Gordie Lockbaum ’88, two-time Heisman Trophy candidate and Holy Cross Hall of Famer, was recently the subject of an ESPN 30 for 30 Short titled “The Throwback.” The documentary looks back at Lockbaum’s impressive career as a college football player who played both offense and defense — something that had gone out of vogue nearly 20 years before Lockbaum hit the college football field in the 1980s. Lockbaum’s coaches decided to turn back the clock after seeing just how talented he was.
“Gordie has torn the word ‘specialization’ out of the college football dictionary and replaced it with the word ‘versatility’,” one commentator said in the documentary, referring to the many positions Lockbaum played — from running back and slot receiver to cornerback and strong safety.
“He was just the best we had at both spots,” says Kevin Coyle, Holy Cross’ then defensive coordinator, about the two-way player. “Duff’s rational was ,‘Who’s to say he can’t do it’,” Coyle added about Mark Duffner, Holy Cross’ head football coach at the time.
As a student, Lockbaum drew national media attention, bringing major outlets to campus that wanted to tell his unique success story as a star football player and student.
“The theme was that this is what it’s supposed to be: doing great in school,” Coyle shares in the documentary. “He’s a humble guy; he just goes out and plays; he was all about doing the right things.”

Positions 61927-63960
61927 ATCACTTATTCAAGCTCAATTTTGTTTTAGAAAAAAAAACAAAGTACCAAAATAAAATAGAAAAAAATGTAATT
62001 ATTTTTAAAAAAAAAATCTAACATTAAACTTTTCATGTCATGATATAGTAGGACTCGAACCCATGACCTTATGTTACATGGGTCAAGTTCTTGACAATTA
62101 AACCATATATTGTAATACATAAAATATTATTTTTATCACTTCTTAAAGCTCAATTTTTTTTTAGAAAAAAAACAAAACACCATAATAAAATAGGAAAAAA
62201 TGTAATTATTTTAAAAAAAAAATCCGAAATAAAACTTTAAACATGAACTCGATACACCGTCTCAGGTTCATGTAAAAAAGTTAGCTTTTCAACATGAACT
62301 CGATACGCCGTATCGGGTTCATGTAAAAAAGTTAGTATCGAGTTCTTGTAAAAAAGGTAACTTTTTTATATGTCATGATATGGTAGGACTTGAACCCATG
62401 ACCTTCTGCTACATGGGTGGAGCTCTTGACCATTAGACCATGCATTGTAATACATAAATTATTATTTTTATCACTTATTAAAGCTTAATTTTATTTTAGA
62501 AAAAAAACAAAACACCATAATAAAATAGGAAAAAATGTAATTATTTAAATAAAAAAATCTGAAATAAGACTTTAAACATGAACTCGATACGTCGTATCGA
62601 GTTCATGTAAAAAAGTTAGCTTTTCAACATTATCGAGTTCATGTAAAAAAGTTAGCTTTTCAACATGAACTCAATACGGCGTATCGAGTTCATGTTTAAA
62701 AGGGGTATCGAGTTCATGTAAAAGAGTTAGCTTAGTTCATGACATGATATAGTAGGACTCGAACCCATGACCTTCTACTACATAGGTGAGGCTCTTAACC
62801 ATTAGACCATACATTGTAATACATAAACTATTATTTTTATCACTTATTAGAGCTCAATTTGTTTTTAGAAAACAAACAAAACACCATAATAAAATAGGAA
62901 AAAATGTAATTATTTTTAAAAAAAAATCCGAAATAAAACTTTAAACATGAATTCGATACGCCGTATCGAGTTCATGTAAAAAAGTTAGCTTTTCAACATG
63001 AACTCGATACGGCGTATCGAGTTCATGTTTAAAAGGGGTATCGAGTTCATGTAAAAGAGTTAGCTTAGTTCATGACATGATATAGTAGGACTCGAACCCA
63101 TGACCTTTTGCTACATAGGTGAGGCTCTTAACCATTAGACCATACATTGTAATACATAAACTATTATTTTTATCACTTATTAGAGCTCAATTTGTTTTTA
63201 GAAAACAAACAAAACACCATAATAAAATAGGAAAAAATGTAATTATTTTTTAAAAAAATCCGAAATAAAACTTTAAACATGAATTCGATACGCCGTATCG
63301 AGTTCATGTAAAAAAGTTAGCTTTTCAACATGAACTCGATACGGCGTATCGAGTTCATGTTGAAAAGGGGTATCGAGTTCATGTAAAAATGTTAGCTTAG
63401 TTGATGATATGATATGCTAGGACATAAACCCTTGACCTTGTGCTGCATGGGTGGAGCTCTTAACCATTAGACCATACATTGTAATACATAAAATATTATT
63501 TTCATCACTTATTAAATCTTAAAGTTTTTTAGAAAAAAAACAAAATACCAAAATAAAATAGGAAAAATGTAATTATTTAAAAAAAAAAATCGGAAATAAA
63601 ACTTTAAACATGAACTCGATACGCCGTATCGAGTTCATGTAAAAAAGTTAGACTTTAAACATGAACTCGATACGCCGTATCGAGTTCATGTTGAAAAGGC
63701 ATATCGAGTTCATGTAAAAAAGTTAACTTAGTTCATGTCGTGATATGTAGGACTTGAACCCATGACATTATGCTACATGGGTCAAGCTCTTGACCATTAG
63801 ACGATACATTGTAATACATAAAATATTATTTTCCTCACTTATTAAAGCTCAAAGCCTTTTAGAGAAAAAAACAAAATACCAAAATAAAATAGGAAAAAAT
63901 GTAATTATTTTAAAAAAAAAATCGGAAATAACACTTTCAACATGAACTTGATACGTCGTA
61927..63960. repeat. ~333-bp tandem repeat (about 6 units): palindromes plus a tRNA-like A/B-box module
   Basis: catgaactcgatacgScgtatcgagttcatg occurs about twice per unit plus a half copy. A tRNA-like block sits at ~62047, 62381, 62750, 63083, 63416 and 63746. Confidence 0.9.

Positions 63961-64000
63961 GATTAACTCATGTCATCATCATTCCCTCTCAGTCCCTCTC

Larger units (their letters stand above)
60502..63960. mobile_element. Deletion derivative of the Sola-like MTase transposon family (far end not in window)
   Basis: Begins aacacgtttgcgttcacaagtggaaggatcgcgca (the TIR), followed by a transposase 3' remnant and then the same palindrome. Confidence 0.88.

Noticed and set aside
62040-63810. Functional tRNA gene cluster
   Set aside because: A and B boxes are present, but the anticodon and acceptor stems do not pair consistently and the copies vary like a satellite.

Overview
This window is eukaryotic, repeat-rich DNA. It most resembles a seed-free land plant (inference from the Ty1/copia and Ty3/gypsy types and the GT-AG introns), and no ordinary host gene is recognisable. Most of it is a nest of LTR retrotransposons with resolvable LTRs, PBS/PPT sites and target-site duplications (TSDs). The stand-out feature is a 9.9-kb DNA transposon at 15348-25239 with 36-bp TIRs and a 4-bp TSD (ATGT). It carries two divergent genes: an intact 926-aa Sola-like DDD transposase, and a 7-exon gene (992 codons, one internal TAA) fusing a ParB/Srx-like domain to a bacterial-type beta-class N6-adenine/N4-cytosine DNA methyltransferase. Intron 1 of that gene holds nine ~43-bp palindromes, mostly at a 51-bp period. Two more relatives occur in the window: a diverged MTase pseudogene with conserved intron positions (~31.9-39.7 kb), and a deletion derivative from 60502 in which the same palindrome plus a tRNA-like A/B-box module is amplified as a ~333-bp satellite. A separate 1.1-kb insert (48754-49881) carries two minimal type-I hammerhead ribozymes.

Lockbaum was covered by outlets including ABC, CBS, the TODAY Show, People Magazine, and Sports Illustrated.
His success brought him all the way to being a Heisman Trophy candidate — not once, but twice — next to nationally ranked division 1-A players. Lockbaum, the documentary explains, finished fifth in Heisman Trophy voting in 1986 and third in 1987. He was the first division 1-AA player to ever be named in the top five.
“I never did try a two-way player again,” says Duffner at the conclusion of the documentary. “We had enough depth that never really prompted me to do that, nor did I see the kind of player and the kind of character that Gordie represented that maybe would have allowed that to continue. That kind of stood alone.”
Holy Cross held a screening of the ESPN 30 for 30 Short on Nov. 28th in a filled Seelos Theatre. The screening was followed by a Q&A with Lockbaum and Gregg Burke ’80, the sports information director who led Lockbaum’s Heisman campaign. Mike Philbrick ’96, senior editor for ESPN, facilitated the discussion.
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